A Digital Humanities Research Project at the University of Chicago
Literary Networks explores quantitative approaches to the sociology of literary and cultural production. It is a project with a long historical arc which we, as literary scholars, approach with a healthy dose of skepticism. But in the past few years, social network analysis and corresponding visualization tools have opened up many new possibilities for how we approach literary history, particularly questions about influence and affiliation.
Graphs of the linkages between authors, texts, publications and similar data have proved useful not only for computational analysis of large-scale social data, but also for interactive and exploratory interfaces that lead to a more productive dialogue with the literary archive. We apply these techniques to modern poetry, particularly as it flourished in the “little magazines” of the pre-war period, to see what they can tell us about patterns of artistic affiliation and collaboration in specific national contexts (United States, Japan, China), but also in the transnational and comparative contexts within which this production was embedded.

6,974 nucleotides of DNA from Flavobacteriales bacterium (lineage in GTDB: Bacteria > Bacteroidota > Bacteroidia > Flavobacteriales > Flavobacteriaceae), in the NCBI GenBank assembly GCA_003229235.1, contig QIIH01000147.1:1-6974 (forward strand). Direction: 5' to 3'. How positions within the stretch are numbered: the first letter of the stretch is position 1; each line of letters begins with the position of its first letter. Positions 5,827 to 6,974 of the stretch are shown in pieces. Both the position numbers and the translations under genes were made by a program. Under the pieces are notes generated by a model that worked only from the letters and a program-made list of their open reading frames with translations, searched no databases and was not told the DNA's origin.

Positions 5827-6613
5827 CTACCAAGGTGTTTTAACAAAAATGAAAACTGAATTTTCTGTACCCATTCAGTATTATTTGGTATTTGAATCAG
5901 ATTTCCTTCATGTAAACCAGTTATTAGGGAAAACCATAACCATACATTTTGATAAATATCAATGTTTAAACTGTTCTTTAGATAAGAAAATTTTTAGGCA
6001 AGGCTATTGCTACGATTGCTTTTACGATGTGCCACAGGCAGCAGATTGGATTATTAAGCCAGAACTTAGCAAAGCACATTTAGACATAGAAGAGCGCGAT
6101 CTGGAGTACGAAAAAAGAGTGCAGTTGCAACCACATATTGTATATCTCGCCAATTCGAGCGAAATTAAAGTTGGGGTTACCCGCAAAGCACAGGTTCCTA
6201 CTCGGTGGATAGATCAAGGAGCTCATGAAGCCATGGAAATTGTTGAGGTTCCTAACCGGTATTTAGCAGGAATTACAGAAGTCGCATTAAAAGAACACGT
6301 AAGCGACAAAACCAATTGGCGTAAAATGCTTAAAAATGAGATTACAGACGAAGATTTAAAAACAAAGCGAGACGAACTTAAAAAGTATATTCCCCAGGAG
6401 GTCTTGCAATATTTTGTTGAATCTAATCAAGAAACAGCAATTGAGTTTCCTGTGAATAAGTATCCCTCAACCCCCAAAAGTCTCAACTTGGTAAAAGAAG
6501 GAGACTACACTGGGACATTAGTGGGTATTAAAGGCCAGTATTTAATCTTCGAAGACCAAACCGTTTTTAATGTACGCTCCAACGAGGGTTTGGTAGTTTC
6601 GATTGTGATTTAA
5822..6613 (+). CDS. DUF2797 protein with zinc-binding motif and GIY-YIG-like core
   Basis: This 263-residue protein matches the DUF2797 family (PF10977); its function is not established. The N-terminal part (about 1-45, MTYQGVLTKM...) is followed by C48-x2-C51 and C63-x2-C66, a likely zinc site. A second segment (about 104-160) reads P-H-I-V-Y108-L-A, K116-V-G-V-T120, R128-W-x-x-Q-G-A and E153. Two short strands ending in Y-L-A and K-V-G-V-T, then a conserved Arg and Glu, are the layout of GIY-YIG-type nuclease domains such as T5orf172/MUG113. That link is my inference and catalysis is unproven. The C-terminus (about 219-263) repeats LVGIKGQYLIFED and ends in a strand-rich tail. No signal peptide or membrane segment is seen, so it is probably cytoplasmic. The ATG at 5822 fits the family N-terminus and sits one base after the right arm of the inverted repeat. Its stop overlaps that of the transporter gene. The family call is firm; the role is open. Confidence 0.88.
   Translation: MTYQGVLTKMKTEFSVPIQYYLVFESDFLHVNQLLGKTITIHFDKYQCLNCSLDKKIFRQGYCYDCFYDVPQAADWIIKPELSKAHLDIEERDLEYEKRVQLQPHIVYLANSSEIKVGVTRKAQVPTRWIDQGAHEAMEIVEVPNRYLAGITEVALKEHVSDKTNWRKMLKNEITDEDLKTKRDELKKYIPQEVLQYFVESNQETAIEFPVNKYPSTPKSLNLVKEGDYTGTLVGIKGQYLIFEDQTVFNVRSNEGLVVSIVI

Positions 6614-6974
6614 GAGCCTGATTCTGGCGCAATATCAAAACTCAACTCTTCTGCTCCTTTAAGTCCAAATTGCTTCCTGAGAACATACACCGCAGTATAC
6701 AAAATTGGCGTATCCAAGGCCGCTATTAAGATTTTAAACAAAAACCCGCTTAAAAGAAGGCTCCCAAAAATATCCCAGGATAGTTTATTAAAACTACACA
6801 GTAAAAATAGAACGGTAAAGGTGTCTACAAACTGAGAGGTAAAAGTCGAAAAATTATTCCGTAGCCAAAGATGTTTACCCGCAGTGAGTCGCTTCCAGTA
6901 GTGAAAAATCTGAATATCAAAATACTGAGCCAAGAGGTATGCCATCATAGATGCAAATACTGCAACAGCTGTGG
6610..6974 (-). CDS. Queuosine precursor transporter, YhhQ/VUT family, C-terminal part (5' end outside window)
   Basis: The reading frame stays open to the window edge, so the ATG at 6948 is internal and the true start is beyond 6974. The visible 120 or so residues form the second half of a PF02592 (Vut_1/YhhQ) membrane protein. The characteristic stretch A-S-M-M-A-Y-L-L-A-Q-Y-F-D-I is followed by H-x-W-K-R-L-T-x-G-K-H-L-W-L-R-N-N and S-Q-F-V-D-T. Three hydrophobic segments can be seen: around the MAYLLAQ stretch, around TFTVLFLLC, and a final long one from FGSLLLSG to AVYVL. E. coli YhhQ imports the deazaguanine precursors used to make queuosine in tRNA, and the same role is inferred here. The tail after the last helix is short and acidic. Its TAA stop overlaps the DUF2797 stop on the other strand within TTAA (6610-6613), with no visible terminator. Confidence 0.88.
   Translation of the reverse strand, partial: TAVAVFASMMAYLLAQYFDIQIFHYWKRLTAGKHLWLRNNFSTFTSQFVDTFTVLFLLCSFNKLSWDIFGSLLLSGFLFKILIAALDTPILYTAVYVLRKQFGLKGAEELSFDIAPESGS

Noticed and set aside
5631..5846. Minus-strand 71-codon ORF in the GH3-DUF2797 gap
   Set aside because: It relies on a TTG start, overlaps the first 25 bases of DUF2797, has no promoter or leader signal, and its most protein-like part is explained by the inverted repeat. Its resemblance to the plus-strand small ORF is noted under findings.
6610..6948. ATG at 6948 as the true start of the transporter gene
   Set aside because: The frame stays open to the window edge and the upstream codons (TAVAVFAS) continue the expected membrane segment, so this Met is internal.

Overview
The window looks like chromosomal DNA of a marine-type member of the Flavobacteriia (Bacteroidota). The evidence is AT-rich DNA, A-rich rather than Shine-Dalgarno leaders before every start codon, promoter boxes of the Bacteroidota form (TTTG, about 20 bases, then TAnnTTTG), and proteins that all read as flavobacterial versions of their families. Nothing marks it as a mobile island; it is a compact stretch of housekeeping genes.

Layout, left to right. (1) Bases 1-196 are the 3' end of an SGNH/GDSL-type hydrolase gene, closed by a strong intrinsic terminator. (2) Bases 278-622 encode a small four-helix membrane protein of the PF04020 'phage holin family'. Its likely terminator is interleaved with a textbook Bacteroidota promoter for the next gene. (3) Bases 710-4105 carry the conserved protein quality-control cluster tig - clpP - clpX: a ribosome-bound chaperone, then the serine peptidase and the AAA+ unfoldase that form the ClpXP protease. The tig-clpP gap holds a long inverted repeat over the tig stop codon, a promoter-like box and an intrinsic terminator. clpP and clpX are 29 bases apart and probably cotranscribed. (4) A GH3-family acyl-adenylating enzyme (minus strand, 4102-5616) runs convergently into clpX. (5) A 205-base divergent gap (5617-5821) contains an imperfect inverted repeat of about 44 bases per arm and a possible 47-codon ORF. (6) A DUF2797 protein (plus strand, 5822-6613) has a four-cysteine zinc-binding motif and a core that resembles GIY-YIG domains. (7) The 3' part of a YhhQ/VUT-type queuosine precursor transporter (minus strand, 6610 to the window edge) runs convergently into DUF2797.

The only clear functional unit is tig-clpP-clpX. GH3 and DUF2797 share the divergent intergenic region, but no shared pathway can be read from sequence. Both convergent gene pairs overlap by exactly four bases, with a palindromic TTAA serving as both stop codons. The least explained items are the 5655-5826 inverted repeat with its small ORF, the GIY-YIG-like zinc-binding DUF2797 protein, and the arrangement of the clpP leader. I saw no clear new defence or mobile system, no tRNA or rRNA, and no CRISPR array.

This site is the public interface of our project, where you can find information about our datasets, sample visualizations, a list of publications, and a lab notebook where we will be presenting some of the new ideas and concepts we are developing.